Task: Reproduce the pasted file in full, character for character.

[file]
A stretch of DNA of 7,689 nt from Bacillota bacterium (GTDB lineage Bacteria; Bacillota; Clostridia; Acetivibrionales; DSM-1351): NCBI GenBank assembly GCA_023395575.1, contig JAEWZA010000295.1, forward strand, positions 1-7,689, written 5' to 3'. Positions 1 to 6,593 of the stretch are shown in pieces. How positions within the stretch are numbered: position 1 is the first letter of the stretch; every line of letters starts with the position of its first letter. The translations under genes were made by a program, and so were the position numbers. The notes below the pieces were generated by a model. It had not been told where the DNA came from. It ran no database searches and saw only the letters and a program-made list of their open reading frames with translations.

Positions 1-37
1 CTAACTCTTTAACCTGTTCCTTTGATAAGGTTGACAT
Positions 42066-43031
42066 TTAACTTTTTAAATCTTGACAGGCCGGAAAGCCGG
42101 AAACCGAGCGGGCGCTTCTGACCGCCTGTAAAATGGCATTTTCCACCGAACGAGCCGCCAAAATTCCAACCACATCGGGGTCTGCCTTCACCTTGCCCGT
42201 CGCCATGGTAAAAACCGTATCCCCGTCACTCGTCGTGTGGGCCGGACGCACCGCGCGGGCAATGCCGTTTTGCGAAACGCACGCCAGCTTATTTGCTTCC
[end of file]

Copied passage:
A stretch of DNA of 7,689 nt from Bacillota bacterium (GTDB lineage Bacteria; Bacillota; Clostridia; Acetivibrionales; DSM-1351): NCBI GenBank assembly GCA_023395575.1, contig JAEWZA010000295.1, forward strand, positions 1-7,689, written 5' to 3'. Positions 1 to 6,593 of the stretch are shown in pieces. How positions within the stretch are numbered: position 1 is the first letter of the stretch; every line of letters starts with the position of its first letter. The translations under genes were made by a program, and so were the position numbers. The notes below the pieces were generated by a model. It had not been told where the DNA came from. It ran no database searches and saw only the letters and a program-made list of their open reading frames with translations.

Positions 1-37
1 CTAACTCTTTAACCTGTTCCTTTGATAAGGTTGACAT
Positions 42066-43031
42066 TTAACTTTTTAAATCTTGACAGGCCGGAAAGCCGG
42101 AAACCGAGCGGGCGCTTCTGACCGCCTGTAAAATGGCATTTTCCACCGAACGAGCCGCCAAAATTCCAACCACATCGGGGTCTGCCTTCACCTTGCCCGT
42201 CGCCATGGTAAAAACCGTATCCCCGTCACTCGTCGTGTGGGCCGGACGCACCGCGCGGGCAATGCCGTTTTGCGAAACGCACGCCAGCTTATTTGCTTCC